Taurine is important for cats because it is necessary for many aspects of metabolism and it plays important roles in:
Note: I have to quote the scientists for the sake of precision because this is a complex subject.
As mentioned this is a complex chemical process. Wikipedia covers it admirably. The author states that “Diverse bile acids are synthesized in the liver. Bile acids are conjugated with taurine or glycine residues to give anions called bile salts”. They are referring to humans no doubt but the same applies to domestic cats.
Bile acids facilitate the digestion of fats and oils in the diet. Bile also facilitates the absorption of nutrients into the blood stream from the gut by serving as “as micelle-forming surfactants, which encapsulate nutrients”.
Taurine is found in high concentrations in the retina. The retina is the layer of light sensitive cells at the back of the eye. Taurine deficiency can cause blindness in cats.
“Cats have a low activity of cysteinesulfinic acid decarboxylase, a key enzyme in taurine biosynthesis, in their livers which possibly reflects low activity in their retinas, indicating reliance on their diet as an important source of taurine…Possible functions for taurine in the retina include: (1) protection of the photoreceptor – based on the shielding effects of taurine on rod outer segments exposed to light and chemicals; (2), regulation of Ca2+ transport – based on the modulatory effects of taurine on Ca2+ fluxes in the presence and absence of ATP; and (3) regulation of signal transduction – based on the inhibitory effects of taurine on protein phosphorylation.” – Taurine: Retinal Function by J B Lombardini on National Library of Medicine.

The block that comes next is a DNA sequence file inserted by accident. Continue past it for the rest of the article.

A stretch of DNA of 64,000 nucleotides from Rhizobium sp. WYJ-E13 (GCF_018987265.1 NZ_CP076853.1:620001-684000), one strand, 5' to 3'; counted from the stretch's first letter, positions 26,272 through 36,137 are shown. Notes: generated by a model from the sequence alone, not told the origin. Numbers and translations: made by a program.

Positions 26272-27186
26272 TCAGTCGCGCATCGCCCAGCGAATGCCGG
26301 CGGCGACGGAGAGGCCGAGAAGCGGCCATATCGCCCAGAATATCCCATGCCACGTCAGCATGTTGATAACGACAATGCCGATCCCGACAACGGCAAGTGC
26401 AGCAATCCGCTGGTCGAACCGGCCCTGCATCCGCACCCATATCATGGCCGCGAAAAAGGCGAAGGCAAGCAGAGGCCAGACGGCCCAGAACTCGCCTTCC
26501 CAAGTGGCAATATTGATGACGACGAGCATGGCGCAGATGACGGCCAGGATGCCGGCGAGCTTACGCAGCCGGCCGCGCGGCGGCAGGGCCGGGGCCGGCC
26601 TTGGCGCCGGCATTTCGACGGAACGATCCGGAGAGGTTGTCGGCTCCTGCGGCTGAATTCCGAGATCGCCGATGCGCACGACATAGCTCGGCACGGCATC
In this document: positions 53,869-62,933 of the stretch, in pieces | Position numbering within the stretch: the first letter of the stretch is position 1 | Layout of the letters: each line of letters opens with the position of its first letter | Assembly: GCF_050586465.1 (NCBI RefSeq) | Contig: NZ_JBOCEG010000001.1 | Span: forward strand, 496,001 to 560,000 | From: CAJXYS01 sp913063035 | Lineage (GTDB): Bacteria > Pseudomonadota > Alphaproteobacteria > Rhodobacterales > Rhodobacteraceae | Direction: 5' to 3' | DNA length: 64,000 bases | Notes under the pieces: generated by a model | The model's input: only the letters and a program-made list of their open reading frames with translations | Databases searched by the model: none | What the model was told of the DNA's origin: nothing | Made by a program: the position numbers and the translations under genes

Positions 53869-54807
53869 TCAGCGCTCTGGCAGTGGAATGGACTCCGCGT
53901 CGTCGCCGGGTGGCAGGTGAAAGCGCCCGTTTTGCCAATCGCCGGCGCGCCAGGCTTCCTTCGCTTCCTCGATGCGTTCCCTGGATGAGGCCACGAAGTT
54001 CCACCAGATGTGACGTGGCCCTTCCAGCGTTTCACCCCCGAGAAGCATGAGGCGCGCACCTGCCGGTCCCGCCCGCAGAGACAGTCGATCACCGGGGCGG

This is the muscular tissue of the heart. A deficiency of taurine can cause dilated cardiomyopathy in cats. Taurine is required “for the modulation of tissue calcium influx through cardiac calcium channels. Taurine supplementation will restore myocardial function to normal in most cats with low plasma taurine levels” – Wayne F. Robinson, Nicholas A. Robinson, in Jubb, Kennedy & Palmer’s Pathology of Domestic Animals: Volume 3 (Sixth Edition), 2016.
Now you know why taurine is important for cats! Provided you understand it 🙂 . FYI: taurine is present in animal tissues only. High concentrations are present in meat, poultry and fish. Feline diets containing high percentages of plant products and cereal grains may not have enough taurine (The Cat Its Behavior, Nutrition & Health by Linda P. Case). The have been cases of commercial cat foods causing taurine deficiency in cats resulting in recalls.
Cats can only synthesize (make themselves) small amounts of taurine which is why it has to be in their diets.
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